This is the third in my series of posts looking for changes of approach in church leadership, away from the post-1970s version of Evangelicalism that currently dominates its thinking and policies. Here I address the need for an outward-looking focus.
I share the archbishops’ sense of frustration. Although the number of full-time paid clergy in the Church of England is declining, there are still many thousands. If the Dalai Lama could command a workforce of this size, wouldn’t Buddhism take over the nation? What are we doing wrong?
There are some obvious answers. Work expands to fill the time available. As a curate I was advised: if you want to ‘get on’ in the Church, attend every meeting. So there are lots of clergy meetings. A lot of the professional energy available goes into negotiating one’s way within the institution.
In the 1970s Ivan Illich wrote a series of short books arguing that institutions initially set up to meet a real need – such as education, health and transport – gradually changed their character to suit the preferences of the professionals employed to run them.
This has happened to the Church of England, only more so. Offering spiritual resources to society at large has been subordinated to running the institution. More so, because the dominant theology of church leaders is that maintaining itself ought to be the Church’s top priority.
This is made clear in the emphasis on ‘church growth’. All clergy know what it is about. Those of my generation have seen the change, and most of us lament it. We were ordained, back in the 1960s or 1970s, to serve the parish – everyone who lived in the part of the country delimited by the parish boundaries. Today parish clergy are expected to focus on building up congregations.
The talk of growth is the way church leaders put a positive spin on their anxieties about decline. What they most hope for from local clergy is measurable evidence that more people are attending services.
Nobody can do everything. The more pressure there is to focus on attendances, the less the attention to the unchurched. Those who have no wish to attend services get the message that the church has nothing to offer them.
This retreat from the parish to the congregation was always bound to be self-defeating. The reason is obvious. Any increase in the congregation must come from the population outside it. Declining organisations don’t get more supporters simply by proclaiming that they are trying to grow. New supporters will only come from people who positively approve of what they are doing anyway.
The public discourse of church leaders therefore needs to be less about the institutional church itself and more about what it can positively offer – to the unchurched as well as the churched.
We have inherited an unfortunate tension. At their height, in the middle of the nineteenth century, Evangelicals had major achievements to their credit. They had contributed massively to banning the slave trade, restricting child labour and other social reforms. They cared about benefiting other people, Christians and non-Christians alike.
By the end of the nineteenth century Evangelicalism had turned inwards. Pentecostalism and the hopes of the Second Coming produced a reaction against social concern. Instead, Evangelical procedure would be to deal with individuals one at a time. The first response to someone who had fallen on hard times was to convert them to Christianity. Only then would it be possible to provide practical help.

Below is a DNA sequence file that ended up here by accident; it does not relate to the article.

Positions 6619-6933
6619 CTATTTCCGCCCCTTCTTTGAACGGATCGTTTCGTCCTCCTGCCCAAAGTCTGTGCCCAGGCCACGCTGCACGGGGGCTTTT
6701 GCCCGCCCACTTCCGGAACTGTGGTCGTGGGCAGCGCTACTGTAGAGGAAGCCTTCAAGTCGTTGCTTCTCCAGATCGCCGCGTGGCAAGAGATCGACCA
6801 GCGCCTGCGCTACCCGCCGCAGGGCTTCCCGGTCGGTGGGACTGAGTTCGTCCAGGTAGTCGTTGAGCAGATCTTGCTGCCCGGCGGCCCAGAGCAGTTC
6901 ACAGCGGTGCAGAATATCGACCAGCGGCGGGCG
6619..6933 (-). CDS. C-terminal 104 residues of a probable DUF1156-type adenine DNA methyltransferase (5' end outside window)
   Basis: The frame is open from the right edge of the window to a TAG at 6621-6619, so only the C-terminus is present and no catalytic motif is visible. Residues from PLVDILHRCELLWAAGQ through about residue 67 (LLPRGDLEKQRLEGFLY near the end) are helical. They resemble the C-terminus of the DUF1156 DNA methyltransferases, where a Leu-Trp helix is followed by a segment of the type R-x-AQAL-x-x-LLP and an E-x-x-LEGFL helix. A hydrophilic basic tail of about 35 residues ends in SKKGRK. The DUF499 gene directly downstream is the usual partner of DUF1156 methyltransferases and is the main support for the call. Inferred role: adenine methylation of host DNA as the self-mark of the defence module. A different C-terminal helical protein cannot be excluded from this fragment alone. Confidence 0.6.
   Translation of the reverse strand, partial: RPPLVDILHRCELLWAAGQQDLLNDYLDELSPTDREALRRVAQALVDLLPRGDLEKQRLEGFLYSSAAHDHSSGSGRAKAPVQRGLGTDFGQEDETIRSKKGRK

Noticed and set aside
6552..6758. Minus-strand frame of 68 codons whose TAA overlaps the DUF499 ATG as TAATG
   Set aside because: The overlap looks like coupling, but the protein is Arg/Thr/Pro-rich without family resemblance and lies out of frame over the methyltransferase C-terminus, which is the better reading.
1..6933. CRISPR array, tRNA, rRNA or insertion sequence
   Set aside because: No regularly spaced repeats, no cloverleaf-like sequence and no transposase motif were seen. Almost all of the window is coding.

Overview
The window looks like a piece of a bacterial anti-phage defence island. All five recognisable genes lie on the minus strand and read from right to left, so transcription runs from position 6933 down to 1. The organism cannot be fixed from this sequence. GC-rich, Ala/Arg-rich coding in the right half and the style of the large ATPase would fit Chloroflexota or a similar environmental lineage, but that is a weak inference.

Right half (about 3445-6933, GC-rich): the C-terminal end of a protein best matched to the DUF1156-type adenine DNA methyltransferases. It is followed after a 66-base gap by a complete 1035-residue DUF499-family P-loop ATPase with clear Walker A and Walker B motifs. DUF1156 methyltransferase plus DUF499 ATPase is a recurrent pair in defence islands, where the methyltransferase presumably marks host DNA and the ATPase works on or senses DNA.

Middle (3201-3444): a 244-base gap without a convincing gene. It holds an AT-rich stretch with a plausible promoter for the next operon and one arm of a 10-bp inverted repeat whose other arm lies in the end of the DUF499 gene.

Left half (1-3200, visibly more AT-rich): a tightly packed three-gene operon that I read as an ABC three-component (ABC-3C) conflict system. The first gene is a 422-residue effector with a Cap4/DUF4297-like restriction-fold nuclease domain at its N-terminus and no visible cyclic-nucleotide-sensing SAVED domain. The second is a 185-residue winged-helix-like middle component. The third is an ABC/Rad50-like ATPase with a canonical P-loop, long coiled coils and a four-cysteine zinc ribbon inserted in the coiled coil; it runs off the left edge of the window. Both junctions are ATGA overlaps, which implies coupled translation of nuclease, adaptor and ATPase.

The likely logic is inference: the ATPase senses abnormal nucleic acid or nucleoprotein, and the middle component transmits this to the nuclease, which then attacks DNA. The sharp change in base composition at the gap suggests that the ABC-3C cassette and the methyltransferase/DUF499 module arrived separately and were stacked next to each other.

The tension between these two attitudes is still there, but the dominant Evangelicalism of the post-1970s era heavily emphasises the exclusive sort.
I am old enough to remember the 1960s, when Evangelical churches were in decline. Their ministers argued that, just because other churches attracted more attenders, it didn’t mean they were Christians. Today this has been turned on its head. It has become a characteristic feature of the post-1970s dominant Evangelicalism to assume that all Christians are churchgoers.
In this way, the traditional Evangelical commitment to converting individuals conveniently gets identified with church growth. It means ignoring – or rather, refusing to see – that large numbers of Christians absent themselves from their local church precisely because it offers that kind of Evangelicalism.
Researchers have shown that there is a great hunger for spiritual guidance among the general public. Most of them don’t expect to find it in the Christian churches. Common reasons are that they don’t want to attend services, they don’t want to be told what to believe, and they don’t want to be given an identity that separates them from their non-Christian friends.
In other words, they avoid churches because they dislike the very things the post-1970s dominant Evangelicalism is busiest promoting. For many people, this is the only version of Christianity they have come across.
How do we get out of this downward spiral? My suggestions would be as follows.
- We need to separate the task of managing the institutional church from the task of being spokespeople for Christianity. 50 years ago most bishops were skilled in theological scholarship. Now, very few are theological scholars. The two roles need to be separated, and more priority needs to be given to ensuring that the public hear well-informed and convincing Christian voices, without any ulterior motive of shoring up a struggling institution.
- Instead of trying to manipulate people into church (via bring-a-friend Sundays, etc.) we could ask what we can provide to the unchurched for their own sakes. This would involve taking their concerns seriously, without filtering them through an ecclesiastical agenda.
One way forward could be for the institutional church to spend less time looking after itself, and more time offering Christian insights, and doing Christian things, for their own sakes and for the common good.